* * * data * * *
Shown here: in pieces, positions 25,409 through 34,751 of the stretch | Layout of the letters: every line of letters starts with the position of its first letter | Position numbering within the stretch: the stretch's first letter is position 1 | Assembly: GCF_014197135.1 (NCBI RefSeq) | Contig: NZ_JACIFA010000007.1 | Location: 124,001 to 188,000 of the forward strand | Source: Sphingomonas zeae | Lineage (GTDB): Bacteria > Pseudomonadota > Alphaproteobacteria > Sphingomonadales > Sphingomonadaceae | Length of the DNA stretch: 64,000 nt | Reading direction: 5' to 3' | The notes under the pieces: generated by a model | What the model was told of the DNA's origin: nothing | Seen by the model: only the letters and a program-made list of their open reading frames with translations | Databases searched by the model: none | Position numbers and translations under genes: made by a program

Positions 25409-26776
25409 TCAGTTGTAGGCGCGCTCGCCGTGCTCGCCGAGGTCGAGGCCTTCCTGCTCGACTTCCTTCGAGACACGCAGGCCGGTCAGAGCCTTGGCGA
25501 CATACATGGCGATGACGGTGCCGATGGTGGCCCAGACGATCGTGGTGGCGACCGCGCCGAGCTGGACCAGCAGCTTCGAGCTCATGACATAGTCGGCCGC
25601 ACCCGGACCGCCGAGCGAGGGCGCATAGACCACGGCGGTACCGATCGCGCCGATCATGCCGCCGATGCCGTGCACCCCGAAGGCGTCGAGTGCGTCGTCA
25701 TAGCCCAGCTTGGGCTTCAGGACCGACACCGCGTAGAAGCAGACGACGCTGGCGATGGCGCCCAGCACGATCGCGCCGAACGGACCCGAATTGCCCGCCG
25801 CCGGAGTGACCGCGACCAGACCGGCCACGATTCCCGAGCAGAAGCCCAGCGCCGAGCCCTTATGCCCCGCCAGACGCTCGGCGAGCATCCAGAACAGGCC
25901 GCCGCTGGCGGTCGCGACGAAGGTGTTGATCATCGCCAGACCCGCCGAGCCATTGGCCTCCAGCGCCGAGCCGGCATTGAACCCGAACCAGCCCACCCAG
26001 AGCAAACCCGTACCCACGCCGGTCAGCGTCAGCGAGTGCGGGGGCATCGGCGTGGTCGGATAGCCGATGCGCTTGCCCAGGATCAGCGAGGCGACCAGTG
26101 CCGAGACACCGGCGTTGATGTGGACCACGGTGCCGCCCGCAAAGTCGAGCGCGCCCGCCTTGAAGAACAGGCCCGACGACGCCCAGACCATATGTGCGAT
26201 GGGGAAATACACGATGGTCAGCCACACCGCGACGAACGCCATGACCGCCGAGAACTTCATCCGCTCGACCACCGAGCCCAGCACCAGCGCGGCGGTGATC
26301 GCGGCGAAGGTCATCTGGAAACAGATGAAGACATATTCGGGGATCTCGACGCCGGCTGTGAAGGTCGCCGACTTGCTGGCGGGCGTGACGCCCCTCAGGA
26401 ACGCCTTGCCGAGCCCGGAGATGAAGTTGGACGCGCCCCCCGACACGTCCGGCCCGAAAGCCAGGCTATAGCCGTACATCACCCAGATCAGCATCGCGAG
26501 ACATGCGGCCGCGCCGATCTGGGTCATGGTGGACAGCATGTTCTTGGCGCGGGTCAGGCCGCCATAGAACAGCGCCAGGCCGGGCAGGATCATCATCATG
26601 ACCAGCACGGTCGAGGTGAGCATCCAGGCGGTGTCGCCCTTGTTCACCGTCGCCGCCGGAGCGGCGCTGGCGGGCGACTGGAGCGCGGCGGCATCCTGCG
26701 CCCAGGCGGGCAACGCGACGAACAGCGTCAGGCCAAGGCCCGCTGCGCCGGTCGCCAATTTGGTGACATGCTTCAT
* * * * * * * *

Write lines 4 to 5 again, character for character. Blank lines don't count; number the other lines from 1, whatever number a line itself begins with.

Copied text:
25501 CATACATGGCGATGACGGTGCCGATGGTGGCCCAGACGATCGTGGTGGCGACCGCGCCGAGCTGGACCAGCAGCTTCGAGCTCATGACATAGTCGGCCGC
25601 ACCCGGACCGCCGAGCGAGGGCGCATAGACCACGGCGGTACCGATCGCGCCGATCATGCCGCCGATGCCGTGCACCCCGAAGGCGTCGAGTGCGTCGTCA